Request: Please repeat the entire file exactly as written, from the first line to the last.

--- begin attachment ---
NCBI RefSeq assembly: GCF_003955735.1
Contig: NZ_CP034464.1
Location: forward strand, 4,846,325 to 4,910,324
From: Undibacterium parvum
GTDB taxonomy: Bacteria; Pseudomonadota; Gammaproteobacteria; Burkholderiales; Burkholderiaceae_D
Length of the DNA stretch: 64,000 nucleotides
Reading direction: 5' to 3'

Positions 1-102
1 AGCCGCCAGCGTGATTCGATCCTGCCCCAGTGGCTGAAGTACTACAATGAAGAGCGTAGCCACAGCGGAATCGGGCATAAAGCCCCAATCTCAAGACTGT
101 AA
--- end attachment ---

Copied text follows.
NCBI RefSeq assembly: GCF_003955735.1
Contig: NZ_CP034464.1
Location: forward strand, 4,846,325 to 4,910,324
From: Undibacterium parvum
GTDB taxonomy: Bacteria; Pseudomonadota; Gammaproteobacteria; Burkholderiales; Burkholderiaceae_D
Length of the DNA stretch: 64,000 nucleotides
Reading direction: 5' to 3'

Positions 1-102
1 AGCCGCCAGCGTGATTCGATCCTGCCCCAGTGGCTGAAGTACTACAATGAAGAGCGTAGCCACAGCGGAATCGGGCATAAAGCCCCAATCTCAAGACTGT
101 AA